How To Fix Green-Hued Blond Hair After A Day In The Pool

For a brief, terrorizing moment, you may have thought you were in the land of Whoville. All you did was take a dip in the pool and now your hair is the same color as the town's most famous resident, the Grinch. Fortunately, this is one of those times in life when you can confidently say, "It looks worse than it is." Moreover, you can rest assured that there are ways to fix green-hued hair, and most of them involve homemade remedies that won't cost you much green. Plus, you can take preventive steps to stop your hair from turning green the next time you have the urge to take a dip.

In the meantime, know that you're not being singled out for this transformation if you're a person with blond hair. It's true that you may be more prone to it, but people with hair of all colors can see their shade turn green after swimming in a pool, Pool Troopers says. As common as it is for people to blame chlorine for the color change, copper is the true instigator. All water sources — chlorinated or not — contain some percentage of copper, even in very low concentrations (via the Wisconsin Department of Natural Resources). When a pool is chlorinated, and the chlorine merges with copper, the two form a bond "that sticks to the proteins in each strand of hair," Pool Scouts explains. Nevertheless, it's easy to learn how to fix it and form a path out of Whoville.

Save some green by using household products

There are a number of household products you can use to lift the green from your hair. To start, pick the product you most want to work with (or the one you object to least). Consider, for example, making a paste with either aspirin or baking soda (via Pool Scouts). For the former, add warm water to a bowl that contains about seven aspirin (which acts as a bleaching agent) or ½ cup of baking soda (to offset the pH and the alkalinity level of chlorine). Stir your preferred mixture until it resembles a thin paste. Then, massage it into your hair. Let the paste sit for about 20 minutes before washing it out and shampooing your hair. Be prepared to make multiple passes; the more intense the green color, the more likely multiple applications may be necessary.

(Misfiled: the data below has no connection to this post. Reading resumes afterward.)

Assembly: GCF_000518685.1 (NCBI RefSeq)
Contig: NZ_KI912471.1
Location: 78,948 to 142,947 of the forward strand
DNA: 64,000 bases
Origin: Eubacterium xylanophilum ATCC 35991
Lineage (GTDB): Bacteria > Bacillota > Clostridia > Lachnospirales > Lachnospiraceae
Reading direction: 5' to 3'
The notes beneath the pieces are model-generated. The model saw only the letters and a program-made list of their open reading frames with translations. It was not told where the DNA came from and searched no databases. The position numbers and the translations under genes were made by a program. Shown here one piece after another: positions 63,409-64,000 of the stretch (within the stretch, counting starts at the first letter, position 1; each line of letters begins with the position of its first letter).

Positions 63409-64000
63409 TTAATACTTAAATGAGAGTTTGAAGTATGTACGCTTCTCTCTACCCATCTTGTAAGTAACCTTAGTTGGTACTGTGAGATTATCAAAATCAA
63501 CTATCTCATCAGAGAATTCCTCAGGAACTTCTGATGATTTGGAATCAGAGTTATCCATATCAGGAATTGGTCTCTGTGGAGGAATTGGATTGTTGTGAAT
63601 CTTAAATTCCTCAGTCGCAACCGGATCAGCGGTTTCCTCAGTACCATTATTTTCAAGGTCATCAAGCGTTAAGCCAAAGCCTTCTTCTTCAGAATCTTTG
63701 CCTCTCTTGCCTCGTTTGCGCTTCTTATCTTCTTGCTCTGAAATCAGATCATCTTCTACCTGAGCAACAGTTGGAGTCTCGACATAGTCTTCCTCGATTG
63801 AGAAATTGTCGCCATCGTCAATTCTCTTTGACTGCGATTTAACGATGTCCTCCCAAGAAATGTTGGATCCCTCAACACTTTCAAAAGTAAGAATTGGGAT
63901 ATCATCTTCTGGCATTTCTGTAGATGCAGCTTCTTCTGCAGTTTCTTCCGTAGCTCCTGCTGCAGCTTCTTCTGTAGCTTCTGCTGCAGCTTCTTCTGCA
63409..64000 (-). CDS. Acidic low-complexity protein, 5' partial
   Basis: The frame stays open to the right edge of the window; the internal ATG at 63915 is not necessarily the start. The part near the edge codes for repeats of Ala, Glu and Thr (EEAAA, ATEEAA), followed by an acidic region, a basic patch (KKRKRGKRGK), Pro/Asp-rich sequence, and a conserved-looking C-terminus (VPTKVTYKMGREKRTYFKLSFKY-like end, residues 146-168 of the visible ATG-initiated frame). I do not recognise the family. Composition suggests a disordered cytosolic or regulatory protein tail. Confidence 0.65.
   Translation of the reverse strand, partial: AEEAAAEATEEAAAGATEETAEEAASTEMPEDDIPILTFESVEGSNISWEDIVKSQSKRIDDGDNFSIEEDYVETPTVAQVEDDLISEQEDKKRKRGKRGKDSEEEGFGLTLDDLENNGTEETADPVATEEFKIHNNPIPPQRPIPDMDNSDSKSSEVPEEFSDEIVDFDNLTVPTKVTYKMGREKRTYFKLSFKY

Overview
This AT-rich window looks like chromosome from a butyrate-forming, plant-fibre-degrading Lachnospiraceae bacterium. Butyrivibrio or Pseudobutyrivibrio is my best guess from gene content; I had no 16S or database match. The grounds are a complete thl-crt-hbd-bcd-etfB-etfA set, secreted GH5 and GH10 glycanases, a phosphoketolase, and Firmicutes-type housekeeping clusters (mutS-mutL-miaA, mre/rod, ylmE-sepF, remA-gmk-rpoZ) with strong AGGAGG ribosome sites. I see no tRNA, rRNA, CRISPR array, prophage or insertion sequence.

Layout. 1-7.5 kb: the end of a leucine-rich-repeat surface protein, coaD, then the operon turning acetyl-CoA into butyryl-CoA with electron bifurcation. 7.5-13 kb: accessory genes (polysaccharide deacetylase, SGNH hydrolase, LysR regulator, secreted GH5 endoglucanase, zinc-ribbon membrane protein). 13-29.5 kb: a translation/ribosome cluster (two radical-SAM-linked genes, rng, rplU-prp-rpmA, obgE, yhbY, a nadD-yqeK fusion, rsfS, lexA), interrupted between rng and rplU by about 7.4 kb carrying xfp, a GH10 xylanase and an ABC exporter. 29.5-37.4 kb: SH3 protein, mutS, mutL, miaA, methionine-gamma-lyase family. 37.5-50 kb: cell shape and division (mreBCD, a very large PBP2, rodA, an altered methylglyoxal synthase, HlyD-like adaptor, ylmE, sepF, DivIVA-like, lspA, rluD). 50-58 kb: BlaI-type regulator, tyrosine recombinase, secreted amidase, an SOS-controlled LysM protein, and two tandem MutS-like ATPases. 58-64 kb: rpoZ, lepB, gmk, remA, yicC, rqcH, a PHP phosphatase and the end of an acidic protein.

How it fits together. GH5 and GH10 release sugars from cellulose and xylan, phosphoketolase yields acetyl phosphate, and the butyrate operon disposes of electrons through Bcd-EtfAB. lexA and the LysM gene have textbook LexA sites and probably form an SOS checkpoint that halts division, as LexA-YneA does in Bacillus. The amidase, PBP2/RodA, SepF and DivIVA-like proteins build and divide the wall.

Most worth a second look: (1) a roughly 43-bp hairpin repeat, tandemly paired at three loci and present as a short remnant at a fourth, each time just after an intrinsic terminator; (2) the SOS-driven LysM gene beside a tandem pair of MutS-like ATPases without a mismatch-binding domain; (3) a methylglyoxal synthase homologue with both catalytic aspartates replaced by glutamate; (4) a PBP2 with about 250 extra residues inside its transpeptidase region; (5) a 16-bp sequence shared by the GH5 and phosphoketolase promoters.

The same advice applies to other household products, too, like tomato juice or ketchup. As removal agents, both are based on color theory. Among other things, this theory says that colors located on opposite sides of the color wheel cancel each other out, Pool Troopers says. Massage plenty of either ingredient into your hair. To prevent it from dripping down your face while you wait 30 minutes for it to work its magic, wrap your hair in aluminum foil or a plastic bag (or something else you can toss out when you're done and ready to hit the showers).

Try preventive measures first

None of these fix-it methods is difficult. You may even enjoy them. But you may be eager to avoid green-hued hair in the first place. If so, wear a bathing cap to protect your hair from the influence of copper and chlorine. A tight-fitting cap may not be your best look, but you won't have to "work backwards once the damage is already done," the Bob & Paige Salon says.

Otherwise, try applying a hot oil treatment after you shampoo your hair and before you go swimming. The oil will seal your hair cuticles, creating a barrier that the metals ideally won't infiltrate, Swim University says. You can marshal the same protective qualities by applying a leave-in conditioner or rinsing your hair with apple cider vinegar before you swim. To mitigate the power of the smell, pour the vinegar into a spray bottle and squirt away until your hair is drenched (via Pool Troopers).

Depending on where you swim, a pool guard may direct you to the showers after you leave the pool. It's good advice since even water alone can remove some of the copper and chlorine and will prevent the metals from settling into your hair as it dries. No matter how many treatments you end up applying, try to remain positive. After all, it's better than hiding out in a cave with your green hair and the Grinch on Mount Crumpit.